As a clinician and/or caring friend, we want to offer words of wisdom and support to those in bereavement. However, I'm suggesting as an author, speaker, writer, and licensed master's level social worker, to stop telling people to "let go" of their past, their loss, and their sorrow.
In November of 2007, my late husband died as the result of adrenal cancer. I was 33 then, and I spent the following years reading everything I could about grief. It didn't have to be an academic journal or memoir written by a widow, I was curious how people coped with loss. And time and time again, I saw these two words "let go" as words of advice to the bereaved. I tried to follow this advice but it seemed unnatural, like trying to write with your left hand when you favor your right hand.
Learning to live in a healthy relation to loss takes time, tweaking, self-compassion and deep self-discovery, but it is possible. The moment I told myself that there was no need to "let go", I began to rapidly heal. And that is also the moment that my life began on a path of wonder, tenderness and even joy. Nothing short of amazing things began to appear in my life. Most prominent was the writing of my book, "A Widow's Guide to Healing" and the publicity that followed.
Now don't get me wrong, thousands of hours went into my book. The words and interviews with widows and other experts didn't just magically appear. However, I also know that I was able to complete it, garner an interview with Katie Couric and obtain blurbs from Maria Shriver and my now dear friend Dr. Deepak Chopra because I'm able to accept life on life's terms. This is who I am and this is my story. A part of me is what I lost. I would be living an inauthentic life if I glossed over or deleted the chapters of my life that contained grief.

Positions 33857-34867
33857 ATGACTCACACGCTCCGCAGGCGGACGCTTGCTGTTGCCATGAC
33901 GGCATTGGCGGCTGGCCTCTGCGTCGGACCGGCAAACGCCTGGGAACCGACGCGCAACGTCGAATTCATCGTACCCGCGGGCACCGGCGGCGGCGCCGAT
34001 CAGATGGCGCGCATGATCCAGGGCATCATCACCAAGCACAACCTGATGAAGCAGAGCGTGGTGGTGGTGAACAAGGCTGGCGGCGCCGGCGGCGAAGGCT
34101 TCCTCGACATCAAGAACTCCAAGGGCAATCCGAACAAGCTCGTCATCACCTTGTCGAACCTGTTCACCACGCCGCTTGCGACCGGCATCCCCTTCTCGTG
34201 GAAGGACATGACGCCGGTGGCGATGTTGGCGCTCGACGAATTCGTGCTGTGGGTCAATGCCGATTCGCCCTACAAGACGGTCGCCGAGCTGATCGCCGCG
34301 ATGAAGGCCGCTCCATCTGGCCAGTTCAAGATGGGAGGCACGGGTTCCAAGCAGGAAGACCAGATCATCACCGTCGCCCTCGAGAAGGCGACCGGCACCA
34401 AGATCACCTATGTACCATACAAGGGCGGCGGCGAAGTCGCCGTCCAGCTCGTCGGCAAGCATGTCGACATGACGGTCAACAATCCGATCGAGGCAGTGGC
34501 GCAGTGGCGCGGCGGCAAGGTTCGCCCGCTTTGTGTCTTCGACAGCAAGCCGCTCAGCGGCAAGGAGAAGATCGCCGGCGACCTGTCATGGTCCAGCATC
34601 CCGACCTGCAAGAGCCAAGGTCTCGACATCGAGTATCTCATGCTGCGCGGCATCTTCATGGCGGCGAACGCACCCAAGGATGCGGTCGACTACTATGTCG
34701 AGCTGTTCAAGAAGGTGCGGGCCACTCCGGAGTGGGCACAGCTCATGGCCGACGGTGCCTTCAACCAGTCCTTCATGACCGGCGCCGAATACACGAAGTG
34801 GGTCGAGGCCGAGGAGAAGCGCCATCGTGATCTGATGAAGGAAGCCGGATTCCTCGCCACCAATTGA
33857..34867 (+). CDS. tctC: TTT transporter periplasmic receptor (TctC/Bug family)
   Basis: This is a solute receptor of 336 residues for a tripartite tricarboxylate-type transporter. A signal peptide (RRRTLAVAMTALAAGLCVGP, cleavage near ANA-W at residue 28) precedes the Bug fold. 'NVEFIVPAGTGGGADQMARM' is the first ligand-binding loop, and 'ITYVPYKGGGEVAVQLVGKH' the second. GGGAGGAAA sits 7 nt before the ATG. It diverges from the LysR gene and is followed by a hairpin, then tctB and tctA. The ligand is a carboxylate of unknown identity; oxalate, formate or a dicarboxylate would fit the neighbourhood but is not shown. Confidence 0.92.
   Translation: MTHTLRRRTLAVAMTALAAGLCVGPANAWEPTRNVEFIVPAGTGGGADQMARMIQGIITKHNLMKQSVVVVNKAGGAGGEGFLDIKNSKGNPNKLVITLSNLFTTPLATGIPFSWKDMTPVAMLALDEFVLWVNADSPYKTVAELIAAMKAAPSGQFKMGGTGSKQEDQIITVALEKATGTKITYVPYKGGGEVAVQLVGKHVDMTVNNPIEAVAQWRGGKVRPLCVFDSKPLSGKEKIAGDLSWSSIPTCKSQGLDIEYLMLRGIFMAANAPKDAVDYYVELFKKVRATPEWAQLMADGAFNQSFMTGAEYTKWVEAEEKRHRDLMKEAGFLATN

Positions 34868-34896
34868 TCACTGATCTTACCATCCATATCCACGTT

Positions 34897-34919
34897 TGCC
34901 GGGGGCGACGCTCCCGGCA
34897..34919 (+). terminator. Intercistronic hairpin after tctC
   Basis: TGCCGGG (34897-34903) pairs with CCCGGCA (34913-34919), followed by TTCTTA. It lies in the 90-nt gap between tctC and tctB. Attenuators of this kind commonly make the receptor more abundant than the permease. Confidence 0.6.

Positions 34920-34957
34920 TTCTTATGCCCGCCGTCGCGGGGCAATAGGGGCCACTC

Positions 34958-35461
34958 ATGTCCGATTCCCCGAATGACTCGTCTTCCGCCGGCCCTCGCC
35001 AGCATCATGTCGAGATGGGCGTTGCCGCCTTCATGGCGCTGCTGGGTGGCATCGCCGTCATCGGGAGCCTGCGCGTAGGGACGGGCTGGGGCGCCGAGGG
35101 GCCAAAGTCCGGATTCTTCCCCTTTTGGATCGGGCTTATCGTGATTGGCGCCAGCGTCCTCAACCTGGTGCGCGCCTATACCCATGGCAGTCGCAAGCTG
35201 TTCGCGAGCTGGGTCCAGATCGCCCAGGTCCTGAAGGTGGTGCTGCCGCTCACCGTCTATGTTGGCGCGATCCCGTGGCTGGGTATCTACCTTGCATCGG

And if the situation were reversed, if my marriage ended because I had died from advanced cancer and not my husband I shudder to think that he would leave me behind both in words and in his heart. I would never expect him to "let go" of me, but I wouldn't want him to fall into a deep sadness either.
I would hope that he would be able to do what I've done in that I carry his presence with me, both literally and figuratively. And at times, I feel my late husband is still very much with me. I felt him on my trip to Kenya when I learned from widows how they survived on less than a dollar a day. And then when I was at the United Nations, sharing about how his illness became the impetus for my book, I knew I stood there because I had not let go of him. Most recently, I stood before many doctors at Harvard Medical School's writing conference sharing my story, and then too I was thankful that I had not let him go.
If I had followed popular advice and let him go, I know my life would be dimmer. My life is more luminous because I carry him with me in a healthy manner.
And yes, at times, it is dark. As you may know, death does collateral damage. The pain from my loss at times makes my body swarm with sadness and stress. This is when I crave time to be alone. I learned how to integrate the past and my losses (my father died in 1979) into my present life without harm.
However, I remain grateful to stay connected to the past because it helps to ground me. I was heartsick the other day when a woman whose husband was diagnosed with terminal cancer came to me and said, "I want to buy your book but I don't want my husband to think I gave up on him."
I gave my late husband a funeral, but never let go of the loss. It propels me to do what I do today: write, speak, teach and yes, still remember and carry the pain.
Kristin A. Meekhof is a licensed master's level social worker, and obtained her M.S.W. from the University of Michigan. She was a recent panelist at the Harvard Medical School's writing conference.Kristin will be offering a personalized 4 week "Mindful Coaching After Loss" series for anyone who is feeling stuck in their grief journey and longing to find purpose after loss. Registration is now open for a limited time. She is the co- author of the book "A Widow's Guide to Healing" with cover blurbs from Maria Shriver and Deepak Chorpa, MD.